Liposuction (aka liposculpture and suction lipectomy) is a form of plastic surgery that breaks up and removes fat from various possible parts of the body. Liposuction is performed most commonly in the abdomen, thighs, flanks and back, and can also be performed in the buttocks, neck, chin, and calves. The fat is removed using a hollow cannula (connected to a suction device) that is inserted under the skin through small incisions. Liposuction can be performed as a stand alone procedure, or in conjunction with breast surgery as part of a Mommy Makeover.
Every year in the United states, over 400,000 liposuction procedures are carried out. Patients who undergo liposuction generally have a stable body weight, and would like to remove undesirable deposits of fat in specific parts of the body. Liposuction is not a weight-loss method and therefore not an appropriate treatment for obesity. Liposuction will not remove cellulite, dimples or stretch marks from the skin.
Liposuction permanently removes fat cells from the body. It can alter the shape of a body. However, if the patient goes on to gain weight after the operation there is a risk that the remaining fat cells grow bigger.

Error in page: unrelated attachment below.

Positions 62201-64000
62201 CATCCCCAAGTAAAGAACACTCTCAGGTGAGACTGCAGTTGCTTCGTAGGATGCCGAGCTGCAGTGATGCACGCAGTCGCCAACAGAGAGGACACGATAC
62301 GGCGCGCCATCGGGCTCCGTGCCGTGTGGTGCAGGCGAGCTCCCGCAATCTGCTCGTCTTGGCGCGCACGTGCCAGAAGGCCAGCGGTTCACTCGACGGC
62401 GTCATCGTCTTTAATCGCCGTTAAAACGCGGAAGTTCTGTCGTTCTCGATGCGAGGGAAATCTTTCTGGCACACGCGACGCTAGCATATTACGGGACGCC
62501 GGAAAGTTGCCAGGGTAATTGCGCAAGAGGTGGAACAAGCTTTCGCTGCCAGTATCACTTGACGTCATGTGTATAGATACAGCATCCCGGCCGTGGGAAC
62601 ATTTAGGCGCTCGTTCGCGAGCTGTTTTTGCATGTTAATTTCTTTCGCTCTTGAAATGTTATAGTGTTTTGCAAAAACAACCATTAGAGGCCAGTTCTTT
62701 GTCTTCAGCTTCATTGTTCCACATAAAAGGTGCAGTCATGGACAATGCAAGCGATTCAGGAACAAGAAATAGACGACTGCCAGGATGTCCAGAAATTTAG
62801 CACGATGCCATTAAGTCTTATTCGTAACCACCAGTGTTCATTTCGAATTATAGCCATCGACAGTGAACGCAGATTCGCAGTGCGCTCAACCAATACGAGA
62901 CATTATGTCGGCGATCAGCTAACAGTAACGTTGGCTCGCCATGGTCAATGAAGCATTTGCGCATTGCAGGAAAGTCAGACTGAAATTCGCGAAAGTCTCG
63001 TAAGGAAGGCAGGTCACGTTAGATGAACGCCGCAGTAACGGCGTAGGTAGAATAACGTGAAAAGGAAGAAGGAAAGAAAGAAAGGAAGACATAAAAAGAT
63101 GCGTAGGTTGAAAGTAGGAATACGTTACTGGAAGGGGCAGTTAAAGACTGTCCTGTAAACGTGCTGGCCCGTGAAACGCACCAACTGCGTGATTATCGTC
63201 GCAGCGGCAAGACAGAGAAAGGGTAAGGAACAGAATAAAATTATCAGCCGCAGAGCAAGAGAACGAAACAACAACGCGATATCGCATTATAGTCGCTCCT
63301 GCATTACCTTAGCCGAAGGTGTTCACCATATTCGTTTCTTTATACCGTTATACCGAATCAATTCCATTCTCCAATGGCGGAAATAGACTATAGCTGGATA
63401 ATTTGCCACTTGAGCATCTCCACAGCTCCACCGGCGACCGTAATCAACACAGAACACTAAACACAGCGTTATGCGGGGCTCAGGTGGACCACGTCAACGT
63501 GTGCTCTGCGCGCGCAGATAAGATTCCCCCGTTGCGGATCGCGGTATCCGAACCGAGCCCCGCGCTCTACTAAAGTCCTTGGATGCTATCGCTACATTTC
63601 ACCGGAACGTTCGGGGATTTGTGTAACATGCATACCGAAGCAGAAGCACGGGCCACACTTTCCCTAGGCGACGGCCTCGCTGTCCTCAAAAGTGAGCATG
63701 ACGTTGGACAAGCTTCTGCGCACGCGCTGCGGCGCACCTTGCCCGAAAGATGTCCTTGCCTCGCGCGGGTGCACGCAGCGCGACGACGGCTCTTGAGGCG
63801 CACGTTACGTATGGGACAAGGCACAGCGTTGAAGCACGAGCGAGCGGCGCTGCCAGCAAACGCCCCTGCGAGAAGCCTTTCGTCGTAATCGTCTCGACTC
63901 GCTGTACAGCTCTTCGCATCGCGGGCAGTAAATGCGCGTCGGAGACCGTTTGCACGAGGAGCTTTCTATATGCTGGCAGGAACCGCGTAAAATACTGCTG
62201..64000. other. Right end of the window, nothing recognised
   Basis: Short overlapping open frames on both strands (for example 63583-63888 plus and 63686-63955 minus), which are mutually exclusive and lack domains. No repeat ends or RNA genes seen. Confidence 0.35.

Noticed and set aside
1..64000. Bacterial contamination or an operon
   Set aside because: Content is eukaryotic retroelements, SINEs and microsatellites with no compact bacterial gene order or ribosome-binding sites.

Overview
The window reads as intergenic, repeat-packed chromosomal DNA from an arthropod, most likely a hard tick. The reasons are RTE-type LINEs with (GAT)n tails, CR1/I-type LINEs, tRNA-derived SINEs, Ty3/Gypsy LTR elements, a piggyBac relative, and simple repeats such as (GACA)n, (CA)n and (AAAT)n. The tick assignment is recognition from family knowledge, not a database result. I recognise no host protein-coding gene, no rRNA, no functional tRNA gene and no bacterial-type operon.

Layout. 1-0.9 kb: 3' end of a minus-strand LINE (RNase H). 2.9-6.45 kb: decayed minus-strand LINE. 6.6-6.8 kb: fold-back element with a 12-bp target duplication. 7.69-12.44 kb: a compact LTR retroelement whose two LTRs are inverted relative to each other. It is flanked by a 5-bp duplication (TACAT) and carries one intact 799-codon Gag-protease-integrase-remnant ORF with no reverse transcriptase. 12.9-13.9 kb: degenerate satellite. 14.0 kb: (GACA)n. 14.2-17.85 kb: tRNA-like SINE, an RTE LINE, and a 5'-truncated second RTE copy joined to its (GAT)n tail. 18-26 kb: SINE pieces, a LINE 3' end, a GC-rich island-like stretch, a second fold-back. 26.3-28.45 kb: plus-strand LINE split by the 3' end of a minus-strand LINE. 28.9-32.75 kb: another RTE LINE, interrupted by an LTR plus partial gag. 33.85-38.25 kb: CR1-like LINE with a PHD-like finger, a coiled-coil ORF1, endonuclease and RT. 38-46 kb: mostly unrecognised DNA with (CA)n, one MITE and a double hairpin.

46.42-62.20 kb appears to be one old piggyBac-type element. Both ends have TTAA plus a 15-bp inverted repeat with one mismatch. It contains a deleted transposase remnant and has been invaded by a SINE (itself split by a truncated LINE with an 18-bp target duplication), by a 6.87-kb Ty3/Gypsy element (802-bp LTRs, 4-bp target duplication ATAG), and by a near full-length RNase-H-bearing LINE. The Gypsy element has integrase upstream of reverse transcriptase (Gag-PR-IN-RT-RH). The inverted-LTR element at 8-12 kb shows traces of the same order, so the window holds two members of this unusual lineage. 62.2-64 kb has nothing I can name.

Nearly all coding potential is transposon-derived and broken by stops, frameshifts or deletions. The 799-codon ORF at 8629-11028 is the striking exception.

The amount of fat than can be safely removed in one setting is limited. Liposuction has a number of possible risks, including infection, prolonged swelling, seroma formation, fat embolus, venous thrombosis, exacerbation of overlying (pre-existing) skin laxity, numbness and scarring. If too much fat is removed there may be lumpiness or irregularities in the skin. Many experts agree that the surgical risks are related to the amount of fat removed.
Some medical conditions may benefit from liposuction, including:
- Lipomas – benign fatty tumors.
- Gynecomastia – where fatty breast tissue has developed in men.
- Lipodystrophy syndrome – a lipid metabolism disturbance in which there is too much fat in some parts of the body and partial or total absence of fat in other parts. The most well known type is associated with and a side effect of some HIV medications (anti-retroviral therapy).